Dave and Ilyssa Kyu owe their love for camping to a bag of trash. Ok--many, many bags of trash.
“We were planning a road trip to Toronto, but when the time came around, they were in the middle of a trash strike," Ilyssa says. “The city was essentially shut down because there was nowhere else to put the garbage. Garbage bags where literally piled as high as the tippy-top of fences around basketball courts.”
Not exactly the welcoming atmosphere they’d been expecting. So instead, the couple took the advice of some friends, and rerouted to Acadia National Park in Maine. The only issue was that they knew absolutely nothing about camping.
“We did everything wrong,” she laughs. “We didn't grow up with camping, so we slept on the cold granite ground inside our tent, which completely zapped our body heat. We were miserable.”
Regardless, they were hooked. The Philadelphia-based couple has returned to Maine every year since, and insist they've gotten much more adept at the whole camping experience. Except, that is, when it comes to entertaining themselves around the campfire.
“We were sitting around the campfire and I watched as my hand (with a mind of its own) went to reach for my phone,” Ilyssa remembers. “Here I am, in the midst of beautiful trees on Mount Desert Island, sitting by a fire with my husband, and I reached for my phone!”
Discouraged that she hadn’t come readily prepared with something to do, she found herself wishing she knew some great stories to tell around the fire. When she got home, she began looking up campfire tales to tell during their next trip. However, she couldn’t find any stories that weren’t highly regional or a ghost story. Where were all the stories of adventure, history and culture? Where were the folktales and legends about these beautiful places?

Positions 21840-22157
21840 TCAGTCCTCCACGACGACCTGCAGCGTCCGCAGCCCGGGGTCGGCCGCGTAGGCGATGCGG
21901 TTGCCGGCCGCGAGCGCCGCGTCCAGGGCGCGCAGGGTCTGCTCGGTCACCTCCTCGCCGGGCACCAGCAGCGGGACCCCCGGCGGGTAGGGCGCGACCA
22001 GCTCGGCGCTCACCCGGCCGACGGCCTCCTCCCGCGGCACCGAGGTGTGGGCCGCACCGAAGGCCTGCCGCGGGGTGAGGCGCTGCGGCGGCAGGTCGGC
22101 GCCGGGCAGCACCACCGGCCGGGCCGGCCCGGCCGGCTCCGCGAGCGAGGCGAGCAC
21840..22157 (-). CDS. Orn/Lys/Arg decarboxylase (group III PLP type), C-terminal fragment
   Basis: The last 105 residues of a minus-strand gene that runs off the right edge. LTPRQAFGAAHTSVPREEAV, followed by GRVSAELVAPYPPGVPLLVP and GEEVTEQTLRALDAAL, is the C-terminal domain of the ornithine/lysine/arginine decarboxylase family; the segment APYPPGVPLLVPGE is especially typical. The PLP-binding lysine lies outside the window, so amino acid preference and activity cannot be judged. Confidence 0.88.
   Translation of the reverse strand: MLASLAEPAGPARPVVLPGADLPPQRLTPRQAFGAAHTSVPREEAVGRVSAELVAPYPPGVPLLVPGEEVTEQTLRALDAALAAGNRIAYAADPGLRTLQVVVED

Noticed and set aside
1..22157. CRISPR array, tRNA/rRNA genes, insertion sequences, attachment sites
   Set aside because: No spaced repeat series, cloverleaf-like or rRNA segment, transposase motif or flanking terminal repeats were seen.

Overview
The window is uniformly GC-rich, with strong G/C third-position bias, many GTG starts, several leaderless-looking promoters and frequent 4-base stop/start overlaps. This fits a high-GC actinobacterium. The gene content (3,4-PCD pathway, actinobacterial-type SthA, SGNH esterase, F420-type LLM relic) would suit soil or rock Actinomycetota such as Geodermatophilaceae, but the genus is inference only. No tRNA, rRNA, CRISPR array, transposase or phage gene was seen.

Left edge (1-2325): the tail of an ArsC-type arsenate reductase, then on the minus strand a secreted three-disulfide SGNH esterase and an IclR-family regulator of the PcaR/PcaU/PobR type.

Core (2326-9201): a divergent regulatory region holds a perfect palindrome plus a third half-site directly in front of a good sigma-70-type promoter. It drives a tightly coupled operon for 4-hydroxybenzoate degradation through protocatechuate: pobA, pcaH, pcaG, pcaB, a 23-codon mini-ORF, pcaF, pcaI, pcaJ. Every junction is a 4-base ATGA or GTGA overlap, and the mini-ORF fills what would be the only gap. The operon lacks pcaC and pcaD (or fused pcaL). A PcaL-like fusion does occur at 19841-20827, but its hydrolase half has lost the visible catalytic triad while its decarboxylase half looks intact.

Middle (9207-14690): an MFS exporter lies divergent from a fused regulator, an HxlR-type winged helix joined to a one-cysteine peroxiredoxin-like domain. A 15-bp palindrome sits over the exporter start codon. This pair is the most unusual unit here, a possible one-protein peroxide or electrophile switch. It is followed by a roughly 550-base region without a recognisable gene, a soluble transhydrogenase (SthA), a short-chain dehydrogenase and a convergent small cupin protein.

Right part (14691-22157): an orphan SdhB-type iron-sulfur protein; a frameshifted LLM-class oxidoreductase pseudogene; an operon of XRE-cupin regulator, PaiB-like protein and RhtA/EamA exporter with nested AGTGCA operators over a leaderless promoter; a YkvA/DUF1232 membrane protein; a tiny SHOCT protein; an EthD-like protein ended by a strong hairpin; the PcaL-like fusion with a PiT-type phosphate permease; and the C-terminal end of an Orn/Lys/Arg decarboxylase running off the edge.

In May of 2016, the husband-and-wife team will be visiting five national parks--Great Smoky Mountains, Rocky Mountain, Zion, Yosemite and Yellowstone (they’ve ticked off Acadia). They’ll be collecting myths, fables, legends and ballads from the communities in and around each one. The stories will be compiled into their forthcoming book, Campfire Stories from America's Favorite National Parks.
“National parks provide a great introduction to the outdoors for folks who have little to no experience in nature, by providing the amenities and comforts of home,” Ilyssa explains. “We decided that structuring the book around national parks would not only give us the framework of where to pull stories from, but it was a perfect way to appreciate their centennial anniversary.”
The couple plans on spending two weeks in each of the five remaining parks, working with museums, historical societies, anthropologists, National Park Service employees and long-time residents to figure out which stories should be included in the book. Readers can help support the couple's project, as well as secure a first-print copy of the book, on Kickstarter.
“We're not the experts here!” Ilyssa insists. “We hope these short stories will reignite our imagination about the wild, and also learn much more about the human history of each of the parks.”
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